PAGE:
The same might be true with regards to acceptance. Some people who accept homosexuals might still want to retain 377A. The opposite might also be true. Some people who reject homosexuals might want to repeal 377A. And people who are neutral might want to retain or repeal 377A.
The only sure thing is that there is a sizable neutral contingent. From the Ipsos survey, 33% are neutral regarding 377A. From the Reach survey, 27% are neutral regarding gay lifestyles. From the NTU study, 14.7% were neutral regarding acceptance of homosexuals. Three different sources have shown this and this means that it is quite possible for both the retain and repeal faction to be minorities. There might be no majority view on this issue.
But whether or not there is a majority who wants to keep 377A is not the main issue. As Prime Minister Lee Hsien Loong has said in his speech to Parliament in 2007, the issue with 377A is whether or not repealing 377A would lead to a more successful, happier, more harmonious society.
He did not think so. He said that repealing 377A would lead to gay activists pushing for more rights like marriage and even the same rights as any straight man or woman. He said that this would lead to push back from conservatives. Even those who are not anti-gay would oppose this. And because people on both sides hold strong views, he said that discussion and debate will not bring them closer together but will instead divide and further polarise society.
He is correct. Already you can see a petition on change.org that is jumping the gun, so to speak, and asking for legalisation of same-sex marriage along with the repeal of 377A. He is also correct that there would be less support for these kinds of causes. The Reach survey showed that 55% rejected same-sex marriage, 24% were neutral and 21% accepted. Compare this to the 47% – 27% – 26% split for the gay lifestyles question and you can see that some of the people who accepted gay lifestyles or were neutral went on to reject same-sex marriage.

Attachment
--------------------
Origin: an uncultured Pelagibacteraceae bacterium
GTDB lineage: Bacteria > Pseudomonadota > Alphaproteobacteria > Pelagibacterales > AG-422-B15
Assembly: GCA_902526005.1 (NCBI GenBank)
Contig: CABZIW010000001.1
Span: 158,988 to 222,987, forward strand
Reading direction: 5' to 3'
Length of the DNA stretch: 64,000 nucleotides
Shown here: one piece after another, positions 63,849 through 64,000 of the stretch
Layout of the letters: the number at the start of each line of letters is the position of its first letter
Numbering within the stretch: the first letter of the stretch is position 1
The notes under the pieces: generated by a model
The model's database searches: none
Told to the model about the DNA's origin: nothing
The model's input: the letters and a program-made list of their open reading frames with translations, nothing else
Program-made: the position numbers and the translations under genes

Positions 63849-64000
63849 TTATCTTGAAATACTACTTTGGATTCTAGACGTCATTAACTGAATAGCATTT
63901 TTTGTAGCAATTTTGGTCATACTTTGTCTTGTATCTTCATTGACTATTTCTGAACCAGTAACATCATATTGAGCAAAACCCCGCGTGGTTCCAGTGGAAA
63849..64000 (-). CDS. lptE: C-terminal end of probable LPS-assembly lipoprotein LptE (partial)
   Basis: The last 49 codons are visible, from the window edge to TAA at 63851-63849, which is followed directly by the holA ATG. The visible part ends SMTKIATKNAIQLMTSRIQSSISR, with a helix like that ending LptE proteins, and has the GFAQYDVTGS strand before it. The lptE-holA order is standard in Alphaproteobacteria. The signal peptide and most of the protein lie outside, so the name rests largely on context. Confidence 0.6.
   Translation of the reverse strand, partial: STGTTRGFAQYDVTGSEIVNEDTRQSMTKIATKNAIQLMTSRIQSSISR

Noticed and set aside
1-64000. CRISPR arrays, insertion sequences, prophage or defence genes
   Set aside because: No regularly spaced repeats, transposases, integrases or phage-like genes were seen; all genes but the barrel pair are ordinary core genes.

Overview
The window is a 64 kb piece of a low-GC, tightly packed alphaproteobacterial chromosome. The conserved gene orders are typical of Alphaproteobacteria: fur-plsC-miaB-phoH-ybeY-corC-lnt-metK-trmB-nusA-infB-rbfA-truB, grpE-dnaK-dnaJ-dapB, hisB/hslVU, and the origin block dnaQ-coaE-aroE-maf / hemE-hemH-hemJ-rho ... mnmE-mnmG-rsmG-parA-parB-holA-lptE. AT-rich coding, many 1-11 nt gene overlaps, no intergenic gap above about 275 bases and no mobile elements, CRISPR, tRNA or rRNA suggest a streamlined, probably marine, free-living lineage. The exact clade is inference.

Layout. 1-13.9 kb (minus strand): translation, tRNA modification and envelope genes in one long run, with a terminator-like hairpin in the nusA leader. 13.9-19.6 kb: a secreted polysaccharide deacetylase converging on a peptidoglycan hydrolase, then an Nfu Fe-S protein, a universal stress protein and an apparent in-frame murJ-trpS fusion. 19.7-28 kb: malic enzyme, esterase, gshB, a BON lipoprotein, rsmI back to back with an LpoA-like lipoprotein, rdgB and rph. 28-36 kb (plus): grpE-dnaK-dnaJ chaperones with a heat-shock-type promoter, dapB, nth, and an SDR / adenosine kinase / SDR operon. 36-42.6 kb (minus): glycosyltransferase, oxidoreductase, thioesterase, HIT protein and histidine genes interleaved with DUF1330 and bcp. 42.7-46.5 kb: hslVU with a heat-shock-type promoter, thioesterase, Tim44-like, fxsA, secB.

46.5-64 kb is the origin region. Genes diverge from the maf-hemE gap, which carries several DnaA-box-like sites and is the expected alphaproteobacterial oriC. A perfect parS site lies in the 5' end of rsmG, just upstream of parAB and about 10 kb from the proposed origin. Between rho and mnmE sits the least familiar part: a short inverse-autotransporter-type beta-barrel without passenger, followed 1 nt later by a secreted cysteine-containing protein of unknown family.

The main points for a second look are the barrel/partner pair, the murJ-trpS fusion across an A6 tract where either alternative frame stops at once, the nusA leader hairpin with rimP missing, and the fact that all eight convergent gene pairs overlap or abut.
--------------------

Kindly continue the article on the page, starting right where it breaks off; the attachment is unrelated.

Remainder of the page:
But he might also be wrong. Isn’t society being divided right now over this issue? There is intolerance and mud-slinging from a small minority from both sides, right now. Who can know whether retaining or repealing 377A would be better or worse? No one can know the future. It sure is a difficult decision to make.
On that note, the Prime Minister said: “So, we will let others take the lead, we will stay one step behind the frontline of change; watch how things work out elsewhere before we make any irrevocable moves.”
But we can’t look to America and compare their situation to ours because America is not Singapore. Even though India and Singapore were British colonies, we can’t look to India either because India is also not Singapore. We can’t look anywhere. Like it or not, Singapore is alone at the frontline of change. There is no other country in the world with a demographic quite like us, with a mix of races, languages and religions quite like ours.
Here is what I know about Singaporeans. 64.5% of the people in the NTU study held negative attitudes towards homosexuals but only 44.9% did not accept homosexuals. This means that a large group of the respondents that held negative attitudes went on to be neutral or to accept homosexuals. Up to 30% of the conservatives in that study were tolerant of homosexuals. Add to that the people who are neutral and the people who are accepting and what we have got is 55.1% who tolerate homosexuals, a tolerant majority. The Reach survey agrees, with 53% tolerant of gay lifestyles. Even in the Ipsos survey where 55% wanted to keep 377A, 62% were tolerant of same-sex relationships.
Yes, a majority of Singaporeans are conservative. But a majority of Singaporeans are also tolerant. I think it is time to consider the views of the tolerant majority instead.